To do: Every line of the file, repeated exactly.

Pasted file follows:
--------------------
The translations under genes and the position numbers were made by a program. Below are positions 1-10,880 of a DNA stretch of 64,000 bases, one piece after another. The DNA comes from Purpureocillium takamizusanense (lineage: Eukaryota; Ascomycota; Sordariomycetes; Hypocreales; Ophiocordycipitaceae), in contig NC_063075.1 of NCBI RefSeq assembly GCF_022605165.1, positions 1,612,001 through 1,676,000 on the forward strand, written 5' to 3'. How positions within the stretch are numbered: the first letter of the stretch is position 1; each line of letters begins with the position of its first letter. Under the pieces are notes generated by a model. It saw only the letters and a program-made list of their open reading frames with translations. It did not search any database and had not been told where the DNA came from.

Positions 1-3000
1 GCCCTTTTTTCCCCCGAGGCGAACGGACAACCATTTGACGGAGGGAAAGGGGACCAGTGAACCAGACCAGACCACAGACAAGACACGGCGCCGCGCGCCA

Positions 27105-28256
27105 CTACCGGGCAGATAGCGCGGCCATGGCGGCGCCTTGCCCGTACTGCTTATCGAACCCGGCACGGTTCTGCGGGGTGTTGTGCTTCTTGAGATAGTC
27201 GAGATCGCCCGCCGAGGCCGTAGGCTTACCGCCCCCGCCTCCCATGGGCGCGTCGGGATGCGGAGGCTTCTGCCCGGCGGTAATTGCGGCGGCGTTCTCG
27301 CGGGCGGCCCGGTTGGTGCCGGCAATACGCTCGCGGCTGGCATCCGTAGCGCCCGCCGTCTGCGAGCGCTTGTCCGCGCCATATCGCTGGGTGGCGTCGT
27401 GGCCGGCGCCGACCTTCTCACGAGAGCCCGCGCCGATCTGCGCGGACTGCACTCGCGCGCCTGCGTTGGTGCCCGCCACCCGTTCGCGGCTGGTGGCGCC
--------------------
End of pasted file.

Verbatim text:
The translations under genes and the position numbers were made by a program. Below are positions 1-10,880 of a DNA stretch of 64,000 bases, one piece after another. The DNA comes from Purpureocillium takamizusanense (lineage: Eukaryota; Ascomycota; Sordariomycetes; Hypocreales; Ophiocordycipitaceae), in contig NC_063075.1 of NCBI RefSeq assembly GCF_022605165.1, positions 1,612,001 through 1,676,000 on the forward strand, written 5' to 3'. How positions within the stretch are numbered: the first letter of the stretch is position 1; each line of letters begins with the position of its first letter. Under the pieces are notes generated by a model. It saw only the letters and a program-made list of their open reading frames with translations. It did not search any database and had not been told where the DNA came from.

Positions 1-3000
1 GCCCTTTTTTCCCCCGAGGCGAACGGACAACCATTTGACGGAGGGAAAGGGGACCAGTGAACCAGACCAGACCACAGACAAGACACGGCGCCGCGCGCCA

Positions 27105-28256
27105 CTACCGGGCAGATAGCGCGGCCATGGCGGCGCCTTGCCCGTACTGCTTATCGAACCCGGCACGGTTCTGCGGGGTGTTGTGCTTCTTGAGATAGTC
27201 GAGATCGCCCGCCGAGGCCGTAGGCTTACCGCCCCCGCCTCCCATGGGCGCGTCGGGATGCGGAGGCTTCTGCCCGGCGGTAATTGCGGCGGCGTTCTCG
27301 CGGGCGGCCCGGTTGGTGCCGGCAATACGCTCGCGGCTGGCATCCGTAGCGCCCGCCGTCTGCGAGCGCTTGTCCGCGCCATATCGCTGGGTGGCGTCGT
27401 GGCCGGCGCCGACCTTCTCACGAGAGCCCGCGCCGATCTGCGCGGACTGCACTCGCGCGCCTGCGTTGGTGCCCGCCACCCGTTCGCGGCTGGTGGCGCC